The IRS Braces for a Chaotic Tax Season

The IRS Braces for a Chaotic Tax Season

On the bright side, some Americans have already received their tax refunds.

With this year’s tax season in full gear, millions of American taxpayers have been bracing for massive delays in getting their tax refunds.

However, as reported by CNBC, some Americans say they surprisingly have already received their refunds from the Internal Revenue Service (IRS).

“Some social media users on Reddit and Twitter say they’ve already gotten direct deposit payments at banks including Chime, Wells Fargo and more,” CNBC wrote. 

Many of those who have already received their refunds filed their taxes around January 24, the first day it was possible to do so, and had relatively simple taxes for 2021.

For weeks, IRS and Treasury Department officials have warned that this year’s tax season will be difficult because they are dealing with a huge backlog of 6.7 million unprocessed individual returns and 2.6 million unprocessed amended individual returns.

That amount is a significant reduction from the backlog of thirty million in May 2021, but it is still far higher than the yearly average of one million unprocessed returns.

Navigating More Complex Returns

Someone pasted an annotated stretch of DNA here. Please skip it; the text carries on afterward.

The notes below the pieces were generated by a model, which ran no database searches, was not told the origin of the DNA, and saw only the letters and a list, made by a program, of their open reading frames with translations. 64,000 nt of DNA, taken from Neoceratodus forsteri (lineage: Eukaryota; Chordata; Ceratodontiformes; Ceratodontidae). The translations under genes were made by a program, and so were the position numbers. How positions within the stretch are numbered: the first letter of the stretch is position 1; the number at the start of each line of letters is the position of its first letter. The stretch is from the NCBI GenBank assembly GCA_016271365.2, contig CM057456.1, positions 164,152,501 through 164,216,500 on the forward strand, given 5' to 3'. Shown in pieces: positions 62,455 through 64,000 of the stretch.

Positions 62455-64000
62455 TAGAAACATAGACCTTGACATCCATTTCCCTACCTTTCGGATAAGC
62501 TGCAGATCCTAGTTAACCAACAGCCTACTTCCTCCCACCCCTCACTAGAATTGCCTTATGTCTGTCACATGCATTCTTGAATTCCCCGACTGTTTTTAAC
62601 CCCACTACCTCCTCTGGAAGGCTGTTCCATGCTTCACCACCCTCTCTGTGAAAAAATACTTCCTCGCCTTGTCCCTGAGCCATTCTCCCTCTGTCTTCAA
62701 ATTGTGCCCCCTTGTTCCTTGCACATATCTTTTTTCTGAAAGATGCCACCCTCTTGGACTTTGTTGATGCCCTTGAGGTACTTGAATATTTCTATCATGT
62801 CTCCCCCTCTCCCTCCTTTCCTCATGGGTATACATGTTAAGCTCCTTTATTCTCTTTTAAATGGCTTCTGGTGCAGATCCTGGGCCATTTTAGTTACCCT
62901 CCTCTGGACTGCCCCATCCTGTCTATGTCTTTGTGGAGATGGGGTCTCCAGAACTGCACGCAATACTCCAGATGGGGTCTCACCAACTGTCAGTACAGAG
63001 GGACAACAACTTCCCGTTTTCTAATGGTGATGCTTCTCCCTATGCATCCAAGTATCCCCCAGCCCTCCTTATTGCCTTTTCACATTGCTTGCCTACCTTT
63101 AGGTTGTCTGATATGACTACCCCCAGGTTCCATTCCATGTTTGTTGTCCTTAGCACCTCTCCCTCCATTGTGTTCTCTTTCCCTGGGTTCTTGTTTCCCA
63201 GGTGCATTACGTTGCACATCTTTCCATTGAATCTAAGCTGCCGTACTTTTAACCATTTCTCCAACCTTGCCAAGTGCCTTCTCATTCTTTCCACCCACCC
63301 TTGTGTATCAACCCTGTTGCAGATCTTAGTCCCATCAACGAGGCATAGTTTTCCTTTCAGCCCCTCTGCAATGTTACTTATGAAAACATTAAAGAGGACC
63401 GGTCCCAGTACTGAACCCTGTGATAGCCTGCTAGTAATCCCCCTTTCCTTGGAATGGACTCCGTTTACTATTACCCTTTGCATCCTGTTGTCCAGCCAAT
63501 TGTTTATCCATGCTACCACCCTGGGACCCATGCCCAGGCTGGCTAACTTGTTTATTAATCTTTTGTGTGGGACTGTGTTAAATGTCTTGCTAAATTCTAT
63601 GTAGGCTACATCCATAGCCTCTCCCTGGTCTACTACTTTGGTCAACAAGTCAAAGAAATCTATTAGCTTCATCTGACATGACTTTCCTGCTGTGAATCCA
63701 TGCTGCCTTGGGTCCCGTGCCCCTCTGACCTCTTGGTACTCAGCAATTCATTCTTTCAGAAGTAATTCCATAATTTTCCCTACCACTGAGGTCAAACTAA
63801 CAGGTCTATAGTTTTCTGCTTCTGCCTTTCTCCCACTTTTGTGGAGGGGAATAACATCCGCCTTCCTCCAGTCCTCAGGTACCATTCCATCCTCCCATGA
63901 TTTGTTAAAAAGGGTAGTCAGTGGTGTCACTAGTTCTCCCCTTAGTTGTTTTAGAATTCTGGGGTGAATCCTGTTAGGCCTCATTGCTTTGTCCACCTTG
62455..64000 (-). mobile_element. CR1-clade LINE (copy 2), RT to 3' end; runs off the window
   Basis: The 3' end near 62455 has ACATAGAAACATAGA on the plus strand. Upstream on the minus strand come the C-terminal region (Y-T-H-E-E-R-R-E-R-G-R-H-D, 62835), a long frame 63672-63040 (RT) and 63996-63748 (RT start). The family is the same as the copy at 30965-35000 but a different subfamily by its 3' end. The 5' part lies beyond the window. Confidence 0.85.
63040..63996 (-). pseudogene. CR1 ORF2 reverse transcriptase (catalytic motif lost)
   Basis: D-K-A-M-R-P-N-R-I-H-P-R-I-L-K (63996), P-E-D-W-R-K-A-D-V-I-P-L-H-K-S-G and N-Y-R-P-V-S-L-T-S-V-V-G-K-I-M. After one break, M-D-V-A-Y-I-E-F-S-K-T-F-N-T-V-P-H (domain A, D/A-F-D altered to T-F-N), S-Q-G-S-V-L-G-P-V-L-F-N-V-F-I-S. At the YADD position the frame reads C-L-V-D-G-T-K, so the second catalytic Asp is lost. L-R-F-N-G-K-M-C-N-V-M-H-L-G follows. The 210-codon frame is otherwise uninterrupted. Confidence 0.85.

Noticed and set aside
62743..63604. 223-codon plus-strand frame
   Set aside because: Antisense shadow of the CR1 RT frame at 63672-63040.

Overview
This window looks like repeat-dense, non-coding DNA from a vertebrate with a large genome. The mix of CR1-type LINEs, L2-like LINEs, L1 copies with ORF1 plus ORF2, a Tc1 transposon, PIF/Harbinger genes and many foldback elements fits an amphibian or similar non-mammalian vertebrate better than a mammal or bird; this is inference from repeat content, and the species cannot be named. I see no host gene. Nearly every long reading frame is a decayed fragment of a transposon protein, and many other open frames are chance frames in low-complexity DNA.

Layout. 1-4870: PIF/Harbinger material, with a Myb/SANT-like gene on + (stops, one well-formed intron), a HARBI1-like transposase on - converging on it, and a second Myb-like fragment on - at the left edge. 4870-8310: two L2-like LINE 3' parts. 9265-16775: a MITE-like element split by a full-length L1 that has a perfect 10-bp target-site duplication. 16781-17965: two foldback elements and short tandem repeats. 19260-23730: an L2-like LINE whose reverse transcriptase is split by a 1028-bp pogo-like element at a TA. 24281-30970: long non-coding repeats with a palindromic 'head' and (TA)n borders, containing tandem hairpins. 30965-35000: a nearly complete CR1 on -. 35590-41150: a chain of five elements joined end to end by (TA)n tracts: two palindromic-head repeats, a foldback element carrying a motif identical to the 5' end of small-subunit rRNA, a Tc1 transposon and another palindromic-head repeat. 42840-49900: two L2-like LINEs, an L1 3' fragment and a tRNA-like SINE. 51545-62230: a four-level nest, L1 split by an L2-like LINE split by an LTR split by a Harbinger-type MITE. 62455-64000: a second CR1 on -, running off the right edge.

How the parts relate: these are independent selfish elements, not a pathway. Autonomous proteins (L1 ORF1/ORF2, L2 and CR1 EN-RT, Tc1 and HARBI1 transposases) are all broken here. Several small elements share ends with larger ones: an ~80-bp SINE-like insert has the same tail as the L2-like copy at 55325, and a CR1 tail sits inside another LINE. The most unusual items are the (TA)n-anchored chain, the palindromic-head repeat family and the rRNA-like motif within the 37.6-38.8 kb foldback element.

Making matters worse is the fact that the IRS needs to double-check any reporting mistakes associated with the enhanced child tax credit and the third stimulus check. IRS Commissioner Chuck Rettig has already urged all taxpayers to take special care when completing their taxes this year.

“You want to make sure that your returns are right,” Tommy Lucas, a certified financial planner, told CNBC.

“Because it’s going to be really difficult to get a hold of anyone (at the IRS) to talk through your situation,” Lucas added.

In a report to Congress, National Taxpayer Advocate Erin Collins said that she is “deeply concerned about the upcoming filing season.”

The massive pile of returns remaining is a symbol of the “most challenging year taxpayers and tax professionals have ever experienced,” she continued. Collins added that the processing delays could be “as bad, and potentially worse” this year.

In response to these issues, the IRS decided this week to temporarily reassign about 1,200 employees to the frontlines to help out with the backlogs.

“This is an all-hands-on-deck situation to help people as quickly as possible and reduce the stress on employees who have been and continue to face unprecedented levels of inventory to be worked,” IRS Commissioner Chuck Rettig wrote in an email to employees.

Ethen Kim Lieser is a Washington state-based Science and Tech Editor who has held posts at Google, The Korea Herald, Lincoln Journal Star, AsianWeek, and Arirang TV. Follow or contact him on LinkedIn.

Image: Reuters.